This study describes the prevalence of positive SARS-CoV-2 test results among asymptomatic pregnant women presenting for labor and delivery at Yale New Haven health system hospitals. Findings suggest a low (<3%) prevalence of positive SARS-CoV-2 test results among asymptomatic patients in a pregnant population.
From April 2 to April 29, 2020, 3 Yale New Haven Health hospitals in southern Connecticut initiated screening and testing of patients admitted for childbirth. Screening consisted of questions related to travel, contacts, and symptoms of COVID-19. All patients without a prior diagnosis of COVID-19 underwent SARS-CoV-2 polymerase chain reaction (PCR) testing.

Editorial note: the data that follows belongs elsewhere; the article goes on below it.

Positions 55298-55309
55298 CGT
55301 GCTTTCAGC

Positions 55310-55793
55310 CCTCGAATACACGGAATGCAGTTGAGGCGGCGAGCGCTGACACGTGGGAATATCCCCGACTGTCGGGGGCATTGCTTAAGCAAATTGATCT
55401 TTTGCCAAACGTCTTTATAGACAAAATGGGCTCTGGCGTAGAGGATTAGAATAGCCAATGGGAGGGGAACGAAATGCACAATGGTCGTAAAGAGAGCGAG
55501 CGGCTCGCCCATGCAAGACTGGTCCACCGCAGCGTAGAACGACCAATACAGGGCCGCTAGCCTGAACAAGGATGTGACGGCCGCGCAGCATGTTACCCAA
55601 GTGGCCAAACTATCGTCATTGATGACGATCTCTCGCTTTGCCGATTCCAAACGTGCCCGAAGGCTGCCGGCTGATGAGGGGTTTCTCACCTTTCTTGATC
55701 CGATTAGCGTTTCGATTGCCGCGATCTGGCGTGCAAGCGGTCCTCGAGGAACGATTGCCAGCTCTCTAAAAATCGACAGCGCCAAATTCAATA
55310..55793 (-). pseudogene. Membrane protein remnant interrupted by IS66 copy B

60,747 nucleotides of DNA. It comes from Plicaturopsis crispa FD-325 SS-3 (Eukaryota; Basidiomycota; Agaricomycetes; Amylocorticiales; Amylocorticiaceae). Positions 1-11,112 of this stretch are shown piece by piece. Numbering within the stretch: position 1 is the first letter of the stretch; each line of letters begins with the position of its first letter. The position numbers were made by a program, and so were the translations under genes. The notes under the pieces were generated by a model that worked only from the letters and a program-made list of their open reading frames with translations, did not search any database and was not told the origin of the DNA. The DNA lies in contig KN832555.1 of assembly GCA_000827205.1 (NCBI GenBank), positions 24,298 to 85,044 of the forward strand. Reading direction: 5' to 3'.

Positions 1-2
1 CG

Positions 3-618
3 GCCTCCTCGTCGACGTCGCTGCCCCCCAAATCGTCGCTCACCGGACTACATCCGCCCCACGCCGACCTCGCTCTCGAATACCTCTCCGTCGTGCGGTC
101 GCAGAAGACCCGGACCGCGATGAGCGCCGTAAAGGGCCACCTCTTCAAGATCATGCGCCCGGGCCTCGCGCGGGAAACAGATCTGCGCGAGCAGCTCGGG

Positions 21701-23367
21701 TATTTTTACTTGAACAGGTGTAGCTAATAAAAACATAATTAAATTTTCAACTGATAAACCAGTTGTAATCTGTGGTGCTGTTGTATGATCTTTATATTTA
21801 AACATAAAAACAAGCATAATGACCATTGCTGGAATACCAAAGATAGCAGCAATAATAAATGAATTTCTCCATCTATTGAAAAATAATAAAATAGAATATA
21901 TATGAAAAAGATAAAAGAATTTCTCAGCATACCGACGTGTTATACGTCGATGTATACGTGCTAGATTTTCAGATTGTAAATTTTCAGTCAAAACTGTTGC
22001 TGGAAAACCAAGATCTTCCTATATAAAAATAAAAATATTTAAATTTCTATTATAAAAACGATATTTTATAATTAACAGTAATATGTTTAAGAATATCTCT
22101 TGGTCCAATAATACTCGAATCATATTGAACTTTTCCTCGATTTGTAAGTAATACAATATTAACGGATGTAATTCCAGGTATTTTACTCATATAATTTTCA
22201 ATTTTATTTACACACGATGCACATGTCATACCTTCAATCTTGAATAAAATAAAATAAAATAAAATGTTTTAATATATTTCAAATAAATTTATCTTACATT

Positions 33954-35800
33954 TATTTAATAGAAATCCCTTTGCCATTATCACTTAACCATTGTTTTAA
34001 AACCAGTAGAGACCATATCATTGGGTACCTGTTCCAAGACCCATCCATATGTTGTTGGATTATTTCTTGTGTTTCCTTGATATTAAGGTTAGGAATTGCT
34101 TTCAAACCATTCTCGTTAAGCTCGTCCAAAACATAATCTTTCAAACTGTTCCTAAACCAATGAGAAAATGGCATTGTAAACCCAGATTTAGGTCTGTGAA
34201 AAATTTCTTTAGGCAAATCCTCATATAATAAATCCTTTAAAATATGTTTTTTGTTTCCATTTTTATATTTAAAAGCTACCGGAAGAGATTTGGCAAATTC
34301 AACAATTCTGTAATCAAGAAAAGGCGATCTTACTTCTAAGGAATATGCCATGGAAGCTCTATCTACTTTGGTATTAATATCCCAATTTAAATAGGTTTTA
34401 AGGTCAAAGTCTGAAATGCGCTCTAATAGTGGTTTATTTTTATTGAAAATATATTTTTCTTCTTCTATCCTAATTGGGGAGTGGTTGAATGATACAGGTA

782 patients were screened during this time frame; 1.5% (12/782) were previously diagnosed with COVID-19. The remaining 770 patients were tested at admission and 30 (3.9%) tested positive for SARS-CoV-2. Twenty-two of the 30 who tested positive for SARS-CoV-2 (73.3%) were asymptomatic. The overall prevalence of positive test results among asymptomatic patients was 2.9% (22/756).
Prevalence of positive test results among asymptomatic patients increased from 0.6% (2/355) to 5% (20/401) from the first 2 weeks (April 2-15, 2020) to the second 2 weeks (April 16-29, 2020), though the prevalence of symptomatic patients who tested positive in the total population admitted for childbirth decreased from 1.4% (5/365) to 0.7% (3/405). Fifty-seven percent (8/14) of patients with symptoms tested positive. No asymptomatic patients who tested negative developed symptoms or required further testing. No health care workers on the obstetric units were removed from work due to SARS-CoV-2 exposure or disease from transmission from a known or possible contact with a patient.